1. INDIA AND JAPAN BACK IN NEW SRI LANKA PORT PROJECT
- News: Sri Lanka on Tuesday said it will develop the West Container Terminal (WCT) at the Colombo Port, along with India and Japan. The decision comes a month after the Rajapaksa government ejected the two partners from a 2019 tripartite agreement to jointly develop the East Container Terminal (ECT), citing resistance to “foreign involvement”.
- Approval had been granted to develop the WCT with investors nominated by India and Japan.
- While the High Commission of India had “approved” Adani Ports, which was to invest in the ECT project earlier, Japan is yet to name an investor.
2. TELECOM SPECTRUM
- News: The telecom spectrum auctions concluded on Tuesday after bidding for a day and a half, with the Centre garnering ₹77,814.8 crore in revenues.
- About Spectrum Policy of India:
- Energy travels in the form of waves known as electromagnetic waves.
- These waves differ from each other in terms of frequencies. This whole range of frequencies is called the spectrum. In telecommunication like TV, radio and GPRS, radio waves of different wavelengths are used.
- They are divided into bands based on frequencies (see ‘Radio spectrum’).
- Mobile phones use two technologies based on different parts of the radio spectrum— GSM (global system for mobile communications) and CDMA (code division multiple access).
Most of the radio spectrum is reserved in countries for defence.
- The rest is available for public use. But following an increase in the number of phone users and new services, countries started auctioning the frequencies to telecom companies.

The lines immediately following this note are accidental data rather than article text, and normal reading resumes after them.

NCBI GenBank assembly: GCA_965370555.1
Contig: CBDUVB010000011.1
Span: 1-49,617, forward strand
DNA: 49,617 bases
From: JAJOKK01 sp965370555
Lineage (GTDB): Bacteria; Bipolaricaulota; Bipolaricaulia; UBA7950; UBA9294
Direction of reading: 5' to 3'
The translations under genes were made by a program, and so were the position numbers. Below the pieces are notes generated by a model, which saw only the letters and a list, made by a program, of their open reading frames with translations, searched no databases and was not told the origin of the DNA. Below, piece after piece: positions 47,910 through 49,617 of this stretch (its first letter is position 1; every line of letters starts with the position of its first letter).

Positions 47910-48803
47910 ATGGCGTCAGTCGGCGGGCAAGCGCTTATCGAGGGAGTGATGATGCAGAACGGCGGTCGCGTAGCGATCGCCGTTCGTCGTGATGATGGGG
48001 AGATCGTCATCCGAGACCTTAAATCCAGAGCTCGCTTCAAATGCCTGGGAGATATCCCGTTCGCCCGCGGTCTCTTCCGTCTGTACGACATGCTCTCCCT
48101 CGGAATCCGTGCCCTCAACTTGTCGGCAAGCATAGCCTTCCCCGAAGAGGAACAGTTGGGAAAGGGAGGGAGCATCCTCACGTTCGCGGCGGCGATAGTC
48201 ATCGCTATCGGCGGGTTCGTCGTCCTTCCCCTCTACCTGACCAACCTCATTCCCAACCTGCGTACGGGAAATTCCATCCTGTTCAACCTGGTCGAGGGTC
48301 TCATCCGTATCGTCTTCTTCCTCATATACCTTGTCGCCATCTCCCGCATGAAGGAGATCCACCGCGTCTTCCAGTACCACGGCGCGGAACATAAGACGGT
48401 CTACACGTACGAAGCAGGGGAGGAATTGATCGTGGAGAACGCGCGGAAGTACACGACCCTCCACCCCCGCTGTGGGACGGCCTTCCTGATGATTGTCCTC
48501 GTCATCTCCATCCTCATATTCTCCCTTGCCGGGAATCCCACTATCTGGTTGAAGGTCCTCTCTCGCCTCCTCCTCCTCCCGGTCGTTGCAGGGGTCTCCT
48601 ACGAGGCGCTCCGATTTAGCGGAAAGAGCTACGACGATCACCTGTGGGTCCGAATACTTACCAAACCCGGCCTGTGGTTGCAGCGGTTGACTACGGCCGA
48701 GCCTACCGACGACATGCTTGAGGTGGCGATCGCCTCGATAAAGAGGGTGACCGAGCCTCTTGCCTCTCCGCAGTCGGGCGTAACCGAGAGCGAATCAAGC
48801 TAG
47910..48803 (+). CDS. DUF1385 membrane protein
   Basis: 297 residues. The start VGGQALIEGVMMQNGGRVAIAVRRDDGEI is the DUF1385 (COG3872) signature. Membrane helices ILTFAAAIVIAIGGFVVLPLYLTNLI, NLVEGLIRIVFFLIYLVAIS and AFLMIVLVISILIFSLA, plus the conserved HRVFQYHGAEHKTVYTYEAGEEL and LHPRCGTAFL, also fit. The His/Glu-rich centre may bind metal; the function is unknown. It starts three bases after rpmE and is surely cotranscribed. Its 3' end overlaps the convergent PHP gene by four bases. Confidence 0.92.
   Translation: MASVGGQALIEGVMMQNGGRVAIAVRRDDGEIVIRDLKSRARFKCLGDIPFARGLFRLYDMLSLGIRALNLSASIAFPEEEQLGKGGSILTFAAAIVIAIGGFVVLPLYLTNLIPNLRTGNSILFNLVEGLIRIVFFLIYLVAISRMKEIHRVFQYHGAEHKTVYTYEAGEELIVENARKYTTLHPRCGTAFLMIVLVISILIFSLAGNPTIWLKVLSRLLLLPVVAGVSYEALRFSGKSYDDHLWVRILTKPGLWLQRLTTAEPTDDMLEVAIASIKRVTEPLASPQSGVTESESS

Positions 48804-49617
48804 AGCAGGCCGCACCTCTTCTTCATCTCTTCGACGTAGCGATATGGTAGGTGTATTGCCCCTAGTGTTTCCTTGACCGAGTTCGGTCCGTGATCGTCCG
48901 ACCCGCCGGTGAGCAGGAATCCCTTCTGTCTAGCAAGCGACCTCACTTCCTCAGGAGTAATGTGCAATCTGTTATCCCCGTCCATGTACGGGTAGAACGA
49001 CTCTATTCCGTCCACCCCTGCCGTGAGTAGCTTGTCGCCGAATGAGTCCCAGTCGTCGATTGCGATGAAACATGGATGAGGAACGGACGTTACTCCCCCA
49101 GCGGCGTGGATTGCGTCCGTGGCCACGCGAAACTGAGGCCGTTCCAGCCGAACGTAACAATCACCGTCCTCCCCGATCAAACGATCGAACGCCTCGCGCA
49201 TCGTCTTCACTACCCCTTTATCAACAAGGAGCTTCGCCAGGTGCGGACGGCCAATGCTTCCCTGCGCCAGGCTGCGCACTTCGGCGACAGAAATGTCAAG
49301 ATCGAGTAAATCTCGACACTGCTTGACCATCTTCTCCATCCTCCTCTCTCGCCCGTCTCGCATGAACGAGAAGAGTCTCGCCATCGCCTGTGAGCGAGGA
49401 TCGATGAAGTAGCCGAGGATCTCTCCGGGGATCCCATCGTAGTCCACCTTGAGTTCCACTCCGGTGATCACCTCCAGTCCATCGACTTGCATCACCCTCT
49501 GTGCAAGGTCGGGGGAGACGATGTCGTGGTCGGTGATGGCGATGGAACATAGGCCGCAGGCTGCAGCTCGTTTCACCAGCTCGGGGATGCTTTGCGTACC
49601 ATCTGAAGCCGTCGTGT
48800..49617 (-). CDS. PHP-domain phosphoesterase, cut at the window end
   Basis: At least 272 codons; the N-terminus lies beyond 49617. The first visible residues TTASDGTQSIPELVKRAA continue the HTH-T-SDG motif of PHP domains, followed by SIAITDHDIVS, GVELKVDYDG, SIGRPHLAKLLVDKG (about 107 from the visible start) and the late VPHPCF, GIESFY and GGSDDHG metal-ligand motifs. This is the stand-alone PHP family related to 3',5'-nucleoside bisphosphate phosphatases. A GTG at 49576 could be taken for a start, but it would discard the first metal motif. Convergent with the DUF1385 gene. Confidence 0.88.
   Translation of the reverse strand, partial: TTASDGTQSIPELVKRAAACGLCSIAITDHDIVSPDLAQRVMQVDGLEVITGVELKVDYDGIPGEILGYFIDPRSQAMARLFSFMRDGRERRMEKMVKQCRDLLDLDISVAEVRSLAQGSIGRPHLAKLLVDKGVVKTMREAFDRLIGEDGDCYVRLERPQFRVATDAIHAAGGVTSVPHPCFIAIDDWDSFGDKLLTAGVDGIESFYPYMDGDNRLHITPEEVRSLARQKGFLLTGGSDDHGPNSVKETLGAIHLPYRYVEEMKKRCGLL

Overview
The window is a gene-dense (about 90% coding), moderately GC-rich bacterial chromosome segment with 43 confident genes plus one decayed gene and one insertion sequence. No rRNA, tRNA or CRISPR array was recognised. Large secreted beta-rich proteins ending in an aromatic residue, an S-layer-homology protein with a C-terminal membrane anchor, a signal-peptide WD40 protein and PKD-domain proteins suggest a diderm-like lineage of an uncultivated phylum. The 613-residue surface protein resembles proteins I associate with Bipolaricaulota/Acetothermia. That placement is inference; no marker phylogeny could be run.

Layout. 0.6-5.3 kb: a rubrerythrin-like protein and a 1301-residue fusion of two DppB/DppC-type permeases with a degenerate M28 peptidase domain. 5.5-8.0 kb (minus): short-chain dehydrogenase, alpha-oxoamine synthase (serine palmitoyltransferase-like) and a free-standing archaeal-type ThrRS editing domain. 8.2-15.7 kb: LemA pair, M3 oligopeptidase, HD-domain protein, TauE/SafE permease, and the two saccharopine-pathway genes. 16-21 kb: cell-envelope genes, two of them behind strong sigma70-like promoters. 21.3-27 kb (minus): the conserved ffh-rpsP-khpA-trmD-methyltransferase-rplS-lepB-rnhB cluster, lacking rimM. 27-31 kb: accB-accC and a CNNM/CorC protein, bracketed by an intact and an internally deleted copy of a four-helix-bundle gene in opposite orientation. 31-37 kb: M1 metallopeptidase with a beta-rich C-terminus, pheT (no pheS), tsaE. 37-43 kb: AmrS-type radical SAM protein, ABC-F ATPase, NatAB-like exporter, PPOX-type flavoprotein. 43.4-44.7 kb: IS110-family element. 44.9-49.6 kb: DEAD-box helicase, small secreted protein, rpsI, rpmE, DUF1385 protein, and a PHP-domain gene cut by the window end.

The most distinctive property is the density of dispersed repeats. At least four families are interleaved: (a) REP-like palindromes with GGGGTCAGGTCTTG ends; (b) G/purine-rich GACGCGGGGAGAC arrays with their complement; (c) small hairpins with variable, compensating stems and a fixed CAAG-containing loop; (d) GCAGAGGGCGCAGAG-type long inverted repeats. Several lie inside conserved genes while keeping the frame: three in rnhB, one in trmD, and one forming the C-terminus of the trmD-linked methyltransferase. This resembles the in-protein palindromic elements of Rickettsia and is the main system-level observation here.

- S band was allocated by the World Radiocommunication Conference, organised by International Telecommunication Union (ITU), in 2000 for terrestrial mobile communications services.
- ITU is a UN body that regulates information and communication technology issues. S band was initially used by meteorology departments and communications satellites.
- Mobile phones entered India based on 2G technology.
- About International Telecommunication Union (ITU):
- The International Telecommunication Union, is a specialized agency of the United Nations responsible for all matters related to information and communication technologies.
- Established in 1865 as the International Telegraph Union, it is one of the oldest international organizations in operation.
- The ITU was initially aimed at helping connect telegraphic networks between countries, with its mandate consistently broadening with the advent of new communications technologies; it adopted its current name in 1934 to reflect its expanded responsibilities over radio and the telephone.
- On 15 November 1947, the ITU entered into an agreement with the newly created United Nations to become a specialized agency within the UN system, which formally entered into force on 1 January 1949.
- The ITU promotes the shared global use of the radio spectrum, facilitates international cooperation in assigning satellite orbits, assists in developing and coordinating worldwide technical standards, and works to improve telecommunication infrastructure in the developing world.